What the menopause really does to your body and how to tell when it’s begin: Continuing the ultimate guide to surviving the change.
Palpitations: Oestrogen deficiency can effectively over-stimulate the nervous and circulatory systems, causing a pounding, rapid and irregular heartbeat.
Allergies: Hormones and the immune system are inextricably linked, and menopausal changes can lead to allergies becoming worse, or you may develop them for the first time, particularly asthma, hay fever and dermatitis.
EVEN A LITTLE EXERCISE CAN MAKE DIFFERENCE
Being active really can help menopausal symptoms — whether you exercise a lot or a little. Research has shown that women who exercise have fewer and milder flushes, night sweats and sleep disturbances.Meanwhile, the endorphins — feel-good chemicals — released during exercise can lift menopausal low moods and ease depression.Even if you’re not troubled by menopausal symptoms, exercise has significant long-term benefits, reducing your risk of heart disease and osteoporosis (which rises significantly once the protective effect of oestrogen is lost).One U.S. study showed that healthy menopausal women who walked for three hours a week or exercised vigorously for an hour and a half a week had a 30 to 40 per cent lower risk of heart disease than inactive women.And it’s never too late to start.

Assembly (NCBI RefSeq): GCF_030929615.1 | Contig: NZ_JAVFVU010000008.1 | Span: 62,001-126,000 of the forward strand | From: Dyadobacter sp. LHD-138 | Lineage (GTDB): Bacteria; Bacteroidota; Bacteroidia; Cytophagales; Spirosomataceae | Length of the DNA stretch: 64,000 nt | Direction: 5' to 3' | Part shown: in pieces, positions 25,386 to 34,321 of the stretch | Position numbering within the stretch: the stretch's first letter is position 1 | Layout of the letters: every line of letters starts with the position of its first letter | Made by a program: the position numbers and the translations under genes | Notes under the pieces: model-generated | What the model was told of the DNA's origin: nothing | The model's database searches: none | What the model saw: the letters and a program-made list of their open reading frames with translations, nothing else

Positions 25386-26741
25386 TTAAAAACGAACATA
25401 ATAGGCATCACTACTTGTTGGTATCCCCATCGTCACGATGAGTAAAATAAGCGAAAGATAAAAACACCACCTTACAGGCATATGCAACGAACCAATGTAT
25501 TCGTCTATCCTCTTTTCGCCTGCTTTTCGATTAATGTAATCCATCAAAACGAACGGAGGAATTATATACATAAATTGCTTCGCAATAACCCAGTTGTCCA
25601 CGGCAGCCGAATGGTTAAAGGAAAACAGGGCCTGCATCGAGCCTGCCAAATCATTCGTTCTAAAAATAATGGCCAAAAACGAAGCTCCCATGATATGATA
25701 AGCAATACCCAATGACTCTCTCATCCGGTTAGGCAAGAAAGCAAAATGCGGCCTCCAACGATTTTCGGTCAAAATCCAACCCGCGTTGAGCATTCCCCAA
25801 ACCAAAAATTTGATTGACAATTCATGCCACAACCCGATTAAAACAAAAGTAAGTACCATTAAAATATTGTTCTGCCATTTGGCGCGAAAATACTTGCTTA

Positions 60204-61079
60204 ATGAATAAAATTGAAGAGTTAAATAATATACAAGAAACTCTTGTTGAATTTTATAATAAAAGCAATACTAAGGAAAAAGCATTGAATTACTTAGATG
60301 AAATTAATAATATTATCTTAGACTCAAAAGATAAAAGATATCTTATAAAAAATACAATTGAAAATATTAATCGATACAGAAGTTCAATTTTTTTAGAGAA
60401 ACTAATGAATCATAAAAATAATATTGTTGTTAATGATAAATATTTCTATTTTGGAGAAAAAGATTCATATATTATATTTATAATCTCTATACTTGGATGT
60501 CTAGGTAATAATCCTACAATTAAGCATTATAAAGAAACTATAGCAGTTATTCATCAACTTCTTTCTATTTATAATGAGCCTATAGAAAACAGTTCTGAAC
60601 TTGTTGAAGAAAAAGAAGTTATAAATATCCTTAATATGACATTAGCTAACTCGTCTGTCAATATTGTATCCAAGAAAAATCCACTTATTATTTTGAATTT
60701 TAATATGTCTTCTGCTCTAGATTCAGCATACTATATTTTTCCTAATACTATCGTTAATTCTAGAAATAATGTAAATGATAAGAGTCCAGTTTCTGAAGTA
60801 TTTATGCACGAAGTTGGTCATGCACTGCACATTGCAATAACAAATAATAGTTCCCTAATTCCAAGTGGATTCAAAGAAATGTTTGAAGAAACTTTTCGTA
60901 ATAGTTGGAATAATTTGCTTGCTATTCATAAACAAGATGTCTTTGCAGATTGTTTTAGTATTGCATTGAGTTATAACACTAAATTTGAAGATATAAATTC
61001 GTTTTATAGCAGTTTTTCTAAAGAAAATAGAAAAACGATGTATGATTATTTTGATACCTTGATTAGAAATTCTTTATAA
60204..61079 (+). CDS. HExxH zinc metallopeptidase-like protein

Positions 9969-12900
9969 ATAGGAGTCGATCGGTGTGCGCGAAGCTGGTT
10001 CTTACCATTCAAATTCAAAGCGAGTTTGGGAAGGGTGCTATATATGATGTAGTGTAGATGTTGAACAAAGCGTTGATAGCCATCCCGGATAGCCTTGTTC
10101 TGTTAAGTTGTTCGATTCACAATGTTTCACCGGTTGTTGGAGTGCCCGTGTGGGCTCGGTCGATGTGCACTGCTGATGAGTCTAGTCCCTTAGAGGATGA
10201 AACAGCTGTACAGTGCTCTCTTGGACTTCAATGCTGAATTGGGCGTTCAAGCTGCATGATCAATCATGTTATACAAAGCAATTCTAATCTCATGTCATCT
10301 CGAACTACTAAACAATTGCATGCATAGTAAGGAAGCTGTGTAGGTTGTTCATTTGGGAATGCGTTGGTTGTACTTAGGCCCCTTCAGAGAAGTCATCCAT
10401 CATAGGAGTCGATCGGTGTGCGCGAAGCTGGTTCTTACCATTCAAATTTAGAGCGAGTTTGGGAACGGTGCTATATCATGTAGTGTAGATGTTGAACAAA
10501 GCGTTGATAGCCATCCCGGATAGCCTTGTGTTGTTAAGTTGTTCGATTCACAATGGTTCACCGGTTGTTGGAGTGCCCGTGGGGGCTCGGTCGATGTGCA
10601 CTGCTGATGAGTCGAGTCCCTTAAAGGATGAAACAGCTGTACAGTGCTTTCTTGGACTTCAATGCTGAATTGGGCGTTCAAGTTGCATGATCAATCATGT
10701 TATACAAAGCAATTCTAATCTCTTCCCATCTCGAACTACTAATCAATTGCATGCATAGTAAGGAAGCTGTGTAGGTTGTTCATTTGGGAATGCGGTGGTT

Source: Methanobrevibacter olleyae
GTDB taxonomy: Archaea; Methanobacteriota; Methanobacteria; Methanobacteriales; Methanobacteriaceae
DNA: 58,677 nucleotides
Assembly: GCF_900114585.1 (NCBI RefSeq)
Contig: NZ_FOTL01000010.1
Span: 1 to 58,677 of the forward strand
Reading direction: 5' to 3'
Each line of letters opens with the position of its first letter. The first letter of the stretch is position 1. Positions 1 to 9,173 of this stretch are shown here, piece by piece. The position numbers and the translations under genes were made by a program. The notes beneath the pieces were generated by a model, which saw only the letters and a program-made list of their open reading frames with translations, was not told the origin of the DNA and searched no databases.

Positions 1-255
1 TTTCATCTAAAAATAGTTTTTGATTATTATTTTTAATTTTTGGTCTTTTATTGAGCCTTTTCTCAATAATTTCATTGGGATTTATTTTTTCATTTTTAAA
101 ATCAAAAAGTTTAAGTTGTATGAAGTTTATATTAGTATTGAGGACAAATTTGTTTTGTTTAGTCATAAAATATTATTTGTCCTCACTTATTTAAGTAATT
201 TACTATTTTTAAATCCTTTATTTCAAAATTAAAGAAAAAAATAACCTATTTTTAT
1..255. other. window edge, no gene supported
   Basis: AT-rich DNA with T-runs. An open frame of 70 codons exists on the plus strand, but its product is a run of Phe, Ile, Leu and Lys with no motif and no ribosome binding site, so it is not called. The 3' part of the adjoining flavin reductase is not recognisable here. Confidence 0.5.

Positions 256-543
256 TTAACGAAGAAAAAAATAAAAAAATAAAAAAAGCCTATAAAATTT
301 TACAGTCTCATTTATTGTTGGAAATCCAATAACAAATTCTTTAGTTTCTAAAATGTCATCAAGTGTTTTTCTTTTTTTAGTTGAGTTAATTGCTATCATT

Women who become active only in mid or late-adulthood still had a reduced risk of heart disease compared with their inactive peers.Meanwhile weight-bearing exercise — walking, jogging, dancing and aerobics — can prevent or reverse bone loss by 1 to 3 per cent a year in post menopausal women (the stress stimulates bone growth).Exercise can also keep you slim, reducing your risk of type 2 diabetes and some cancers.More active post-menopausal women have smaller waists and less body fat, researchers have found.